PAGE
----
The Harvard Crimson

At some point during the 1960s, The Crimson decided that it was time to finally replace its old linotype machines. These industrial behemoths had become woefully outdated, and the newspaper’s alumni pitched in to pull off a massive fundraising drive to finance the purchase of a set of refurbished Goss Community presses.

But when it came time to install the new presses, no one could figure out how to get the old presses out of the building. They were too large, too bulky to be extracted from the building, and the paper’s staff found itself stumped as to how to get rid of these aging, horribly obsolete machines. Then, someone came up with the ingenious idea of pouring concrete over them, encasing them in the material, raising the basement floor several feet, and installing the new presses on top of the old, now buried, presses.

So when the arctic icecap finally achieves its irredentist return to the eastern seaboard, engulfing this continent in another ice age, those old linotype presses will probably survive as some sort of industrial troglobite. The smell of ink and paper, the bundles of papers ready for delivery, The Crimson’s old pressmen and eager undergraduates will be long gone by then. All the things that once made a cold pressroom feel so alive will have faded, relegated to memories and archives.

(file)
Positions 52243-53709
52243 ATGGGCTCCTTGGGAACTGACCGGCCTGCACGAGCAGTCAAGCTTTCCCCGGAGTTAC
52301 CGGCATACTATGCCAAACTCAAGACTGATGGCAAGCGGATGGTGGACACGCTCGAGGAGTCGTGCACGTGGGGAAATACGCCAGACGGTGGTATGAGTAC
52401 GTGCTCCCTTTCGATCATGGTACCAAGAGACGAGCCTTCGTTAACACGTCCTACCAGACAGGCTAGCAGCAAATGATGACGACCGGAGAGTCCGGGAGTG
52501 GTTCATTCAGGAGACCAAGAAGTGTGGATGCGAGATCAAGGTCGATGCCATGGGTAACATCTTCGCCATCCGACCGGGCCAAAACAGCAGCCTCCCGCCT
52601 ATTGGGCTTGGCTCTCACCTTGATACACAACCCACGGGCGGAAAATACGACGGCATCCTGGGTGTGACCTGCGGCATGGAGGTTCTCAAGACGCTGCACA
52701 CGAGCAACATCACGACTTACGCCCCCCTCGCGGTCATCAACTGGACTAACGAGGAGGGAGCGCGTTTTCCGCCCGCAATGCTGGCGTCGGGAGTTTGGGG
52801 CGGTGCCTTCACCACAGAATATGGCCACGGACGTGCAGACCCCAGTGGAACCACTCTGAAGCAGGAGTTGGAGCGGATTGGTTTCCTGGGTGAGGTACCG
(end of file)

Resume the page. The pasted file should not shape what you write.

But when the archeologists of some coming millennium arrive in what was once Cambridge to excavate a site that they believe once housed a very fancy university, they will find these old presses. Down in the concrete, the linotype machine Model 8, No. 47944 manufactured by the Mergenthaler Linotype Co. will still bear the marks of the anonymous workers, engineers, and draftsmen who once rolled that proud machine off of a factory floor in New York.